‘Don’t be that Guy’ is an initiative aimed at educating men about getting consent before having sex and understanding that intoxication might render a person unable to give consent. It encourages young men to think about commonly acceptable beliefs that not being able to say no, or saying no while intoxicated, is permission or yes.

JusBecausePoster_2 (1)

The Peterborough Community Police Service partners with Peterborough Regional Health Centre and the Kawartha Sexual Assault Center in the “Don’t Be That Guy Campaign”. The campaign focuses on sexual assault prevention towards young men aged 18-24 years by displaying posters in local bars, Trent University and Fleming College. The images are intentionally graphic to emphasize the bottom line, which is that sex without consent is sexual assault and being drunk is no excuse for committing a crime.

Sex without consent = Sexual Assault

What is Consent?
When it comes to consent, the law is very clear that:

1. You can only consent for yourself.
2. You actually have to be able to give consent. That means you have to be awake, conscious, and sober enough to make a clear decision.
3. People in positions of trust, power or authority can’t abuse their position to get sexual activity.
4. If you imply “no” through your words or behaviours that’s just as good as saying “NO”.
5. You have the right to change your mind and stop anytime for any reason during sexual activity.

As for the age of consent, here’s a quick run down:

1. Under 12: are unable to consent under any circumstance.
2. Ages 12-16: some flexibility for “close in age” and peers.
3. 16 is the official age of consent.
4. Young people under 18 years old are protected from exploitation.

Consent is a clear and simple concept, and the idea that people misunderstand consent is a myth. So why does sexual violence happen? People don’t take consent seriously. Think about terms like “tease” or “playing hard-to-get” or “not being a good salesman”. Phrases like this reflect that our society often treats consent as a joke, and that “no” just means “try harder.”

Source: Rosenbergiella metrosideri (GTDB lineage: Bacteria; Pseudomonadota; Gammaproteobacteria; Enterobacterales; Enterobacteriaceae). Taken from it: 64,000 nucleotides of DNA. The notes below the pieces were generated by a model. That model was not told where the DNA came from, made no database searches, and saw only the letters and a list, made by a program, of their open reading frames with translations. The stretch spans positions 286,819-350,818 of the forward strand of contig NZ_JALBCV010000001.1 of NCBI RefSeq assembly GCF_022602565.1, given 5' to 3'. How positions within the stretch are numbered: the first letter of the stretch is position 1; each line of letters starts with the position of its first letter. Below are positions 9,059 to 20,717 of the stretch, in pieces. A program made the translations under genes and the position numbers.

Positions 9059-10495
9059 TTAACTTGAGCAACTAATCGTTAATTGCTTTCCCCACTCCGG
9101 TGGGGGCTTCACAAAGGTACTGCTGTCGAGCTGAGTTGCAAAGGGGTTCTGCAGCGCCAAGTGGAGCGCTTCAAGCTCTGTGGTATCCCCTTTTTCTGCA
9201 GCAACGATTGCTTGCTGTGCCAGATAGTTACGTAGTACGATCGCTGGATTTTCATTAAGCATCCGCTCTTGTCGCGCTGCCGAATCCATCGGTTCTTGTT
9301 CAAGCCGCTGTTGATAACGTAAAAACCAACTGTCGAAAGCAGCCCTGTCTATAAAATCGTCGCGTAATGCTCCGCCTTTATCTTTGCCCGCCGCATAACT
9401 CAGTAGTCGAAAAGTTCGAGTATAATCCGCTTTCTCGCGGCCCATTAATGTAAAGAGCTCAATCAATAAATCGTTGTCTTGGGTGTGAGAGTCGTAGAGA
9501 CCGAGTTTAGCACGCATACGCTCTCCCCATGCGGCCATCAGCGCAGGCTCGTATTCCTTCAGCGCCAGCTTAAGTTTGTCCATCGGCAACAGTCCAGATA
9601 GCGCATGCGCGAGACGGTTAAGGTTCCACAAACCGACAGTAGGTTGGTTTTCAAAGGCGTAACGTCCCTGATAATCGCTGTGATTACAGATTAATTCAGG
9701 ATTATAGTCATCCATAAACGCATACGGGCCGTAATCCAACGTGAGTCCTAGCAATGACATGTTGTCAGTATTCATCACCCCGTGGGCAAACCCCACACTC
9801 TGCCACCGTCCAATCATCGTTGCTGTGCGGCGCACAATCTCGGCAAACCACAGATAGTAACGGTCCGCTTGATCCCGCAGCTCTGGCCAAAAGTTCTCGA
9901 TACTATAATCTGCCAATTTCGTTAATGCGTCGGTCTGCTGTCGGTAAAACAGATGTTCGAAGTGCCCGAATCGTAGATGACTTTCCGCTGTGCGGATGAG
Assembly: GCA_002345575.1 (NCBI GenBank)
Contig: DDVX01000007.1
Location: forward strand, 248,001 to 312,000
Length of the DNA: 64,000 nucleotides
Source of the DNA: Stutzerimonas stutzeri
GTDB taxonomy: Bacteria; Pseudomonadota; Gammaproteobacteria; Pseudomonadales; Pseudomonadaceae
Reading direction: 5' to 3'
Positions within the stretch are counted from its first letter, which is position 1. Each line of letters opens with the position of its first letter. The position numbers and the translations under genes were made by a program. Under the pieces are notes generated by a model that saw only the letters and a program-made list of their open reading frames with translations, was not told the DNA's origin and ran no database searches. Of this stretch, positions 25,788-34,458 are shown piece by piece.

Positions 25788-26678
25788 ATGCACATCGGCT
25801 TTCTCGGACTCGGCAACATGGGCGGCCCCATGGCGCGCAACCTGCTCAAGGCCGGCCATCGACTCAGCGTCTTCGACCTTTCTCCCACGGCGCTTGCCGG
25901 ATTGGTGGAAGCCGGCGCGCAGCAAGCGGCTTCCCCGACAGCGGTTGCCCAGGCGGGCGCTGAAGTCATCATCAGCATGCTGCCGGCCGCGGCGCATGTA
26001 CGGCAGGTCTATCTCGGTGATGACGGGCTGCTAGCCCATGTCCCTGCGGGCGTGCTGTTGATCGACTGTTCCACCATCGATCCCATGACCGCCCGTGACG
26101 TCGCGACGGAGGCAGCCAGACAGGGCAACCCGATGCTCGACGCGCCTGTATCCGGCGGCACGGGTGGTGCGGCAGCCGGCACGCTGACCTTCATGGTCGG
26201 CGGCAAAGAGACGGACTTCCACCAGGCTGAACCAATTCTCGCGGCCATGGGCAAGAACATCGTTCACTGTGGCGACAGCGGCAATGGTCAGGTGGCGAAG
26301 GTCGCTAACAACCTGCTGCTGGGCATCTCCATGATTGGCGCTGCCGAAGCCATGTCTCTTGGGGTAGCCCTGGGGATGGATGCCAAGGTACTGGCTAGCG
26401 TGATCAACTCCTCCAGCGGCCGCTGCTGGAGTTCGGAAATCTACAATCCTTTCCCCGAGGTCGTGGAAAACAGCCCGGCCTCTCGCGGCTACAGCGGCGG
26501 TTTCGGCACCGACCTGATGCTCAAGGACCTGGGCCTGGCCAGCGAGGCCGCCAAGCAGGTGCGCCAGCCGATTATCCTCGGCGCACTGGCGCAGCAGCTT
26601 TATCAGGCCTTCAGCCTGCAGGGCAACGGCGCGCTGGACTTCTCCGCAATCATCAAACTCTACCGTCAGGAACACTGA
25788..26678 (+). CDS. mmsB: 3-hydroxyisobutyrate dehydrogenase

But consent isn’t a game, and it isn’t funny. Ignoring someone saying or implying “no” is an act of violence. Disregarding consent is about taking advantage or gaining power over another person. It’s about hurting another person. It’s about controlling another person.
When consent is ignored, it’s sexual assault.

Online Interactions
Think before you pose or post

  • Never send a file or photo over the Internet that you wouldn’t want printed in a newspaper or shown to your family or coworkers. Once sent, it is irretrievable and even if deleted, it can circulate for many years through saved files, screenshots or downloads.
  • Check what privacy settings you have on your online profiles and limit personal information you make available to other users. Facebook and other similar sites have instructions on how to check your privacy settings.
  • Do not post or tell anyone online your date of birth, address, phone number or any other personal information.
  • Are your photos geo-coded? Do you want them to be? Be aware of what information you are sending when you post a photo.
  • Sometimes people aren’t who they say they are online. It is easy to create fake profiles or pretend to someone else or a different age or gender, online.
  • If you’re meeting someone that you’ve only ever talked to online, make sure you meet them during daylight hours, in a well-lit, public place, like a coffee shop or mall and make sure that someone you trust knows when/where you’ll be.

For more information contact the Peterborough Police Service at 705-876-1122.